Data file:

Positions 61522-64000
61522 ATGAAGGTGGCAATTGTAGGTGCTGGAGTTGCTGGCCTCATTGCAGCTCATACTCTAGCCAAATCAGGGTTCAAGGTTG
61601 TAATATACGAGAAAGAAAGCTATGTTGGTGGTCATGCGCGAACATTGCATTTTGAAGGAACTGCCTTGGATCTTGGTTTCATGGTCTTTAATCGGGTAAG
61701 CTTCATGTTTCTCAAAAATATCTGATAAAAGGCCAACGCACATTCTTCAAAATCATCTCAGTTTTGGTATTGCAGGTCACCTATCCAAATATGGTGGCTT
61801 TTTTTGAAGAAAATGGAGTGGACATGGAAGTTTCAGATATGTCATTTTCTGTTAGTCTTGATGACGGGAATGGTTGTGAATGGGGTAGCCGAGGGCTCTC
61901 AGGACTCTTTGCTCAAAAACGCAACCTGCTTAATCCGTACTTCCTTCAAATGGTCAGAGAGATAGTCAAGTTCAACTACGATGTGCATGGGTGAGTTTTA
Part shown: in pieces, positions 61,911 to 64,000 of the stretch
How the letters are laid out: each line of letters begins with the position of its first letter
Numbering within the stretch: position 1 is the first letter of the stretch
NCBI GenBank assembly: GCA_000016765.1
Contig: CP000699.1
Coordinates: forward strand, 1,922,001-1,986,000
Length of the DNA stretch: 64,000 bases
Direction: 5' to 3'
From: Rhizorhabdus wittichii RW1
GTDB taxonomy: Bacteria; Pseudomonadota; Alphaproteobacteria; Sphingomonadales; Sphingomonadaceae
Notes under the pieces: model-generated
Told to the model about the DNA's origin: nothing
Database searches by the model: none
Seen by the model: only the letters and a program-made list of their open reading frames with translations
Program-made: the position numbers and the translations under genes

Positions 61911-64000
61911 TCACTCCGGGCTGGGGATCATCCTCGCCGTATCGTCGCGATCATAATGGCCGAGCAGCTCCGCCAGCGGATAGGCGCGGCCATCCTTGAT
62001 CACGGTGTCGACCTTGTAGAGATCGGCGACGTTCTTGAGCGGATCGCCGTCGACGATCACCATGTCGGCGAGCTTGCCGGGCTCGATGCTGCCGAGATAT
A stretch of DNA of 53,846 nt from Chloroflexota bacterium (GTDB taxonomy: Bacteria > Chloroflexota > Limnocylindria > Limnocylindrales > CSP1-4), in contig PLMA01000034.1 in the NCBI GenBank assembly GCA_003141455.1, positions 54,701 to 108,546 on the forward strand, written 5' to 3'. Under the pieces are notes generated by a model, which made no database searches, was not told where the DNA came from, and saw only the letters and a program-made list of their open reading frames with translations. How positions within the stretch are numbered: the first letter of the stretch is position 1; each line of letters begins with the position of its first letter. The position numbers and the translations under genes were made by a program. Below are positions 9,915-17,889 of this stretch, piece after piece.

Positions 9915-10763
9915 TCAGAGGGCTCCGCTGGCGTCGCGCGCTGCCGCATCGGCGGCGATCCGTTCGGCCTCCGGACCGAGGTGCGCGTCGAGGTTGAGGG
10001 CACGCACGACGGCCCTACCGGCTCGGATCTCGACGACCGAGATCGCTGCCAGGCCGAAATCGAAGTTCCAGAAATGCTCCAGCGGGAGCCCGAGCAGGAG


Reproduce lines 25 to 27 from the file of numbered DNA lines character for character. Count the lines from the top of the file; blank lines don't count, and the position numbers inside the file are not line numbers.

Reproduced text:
A stretch of DNA of 53,846 nt from Chloroflexota bacterium (GTDB taxonomy: Bacteria > Chloroflexota > Limnocylindria > Limnocylindrales > CSP1-4), in contig PLMA01000034.1 in the NCBI GenBank assembly GCA_003141455.1, positions 54,701 to 108,546 on the forward strand, written 5' to 3'. Under the pieces are notes generated by a model, which made no database searches, was not told where the DNA came from, and saw only the letters and a program-made list of their open reading frames with translations. How positions within the stretch are numbered: the first letter of the stretch is position 1; each line of letters begins with the position of its first letter. The position numbers and the translations under genes were made by a program. Below are positions 9,915-17,889 of this stretch, piece after piece.

Positions 9915-10763
9915 TCAGAGGGCTCCGCTGGCGTCGCGCGCTGCCGCATCGGCGGCGATCCGTTCGGCCTCCGGACCGAGGTGCGCGTCGAGGTTGAGGG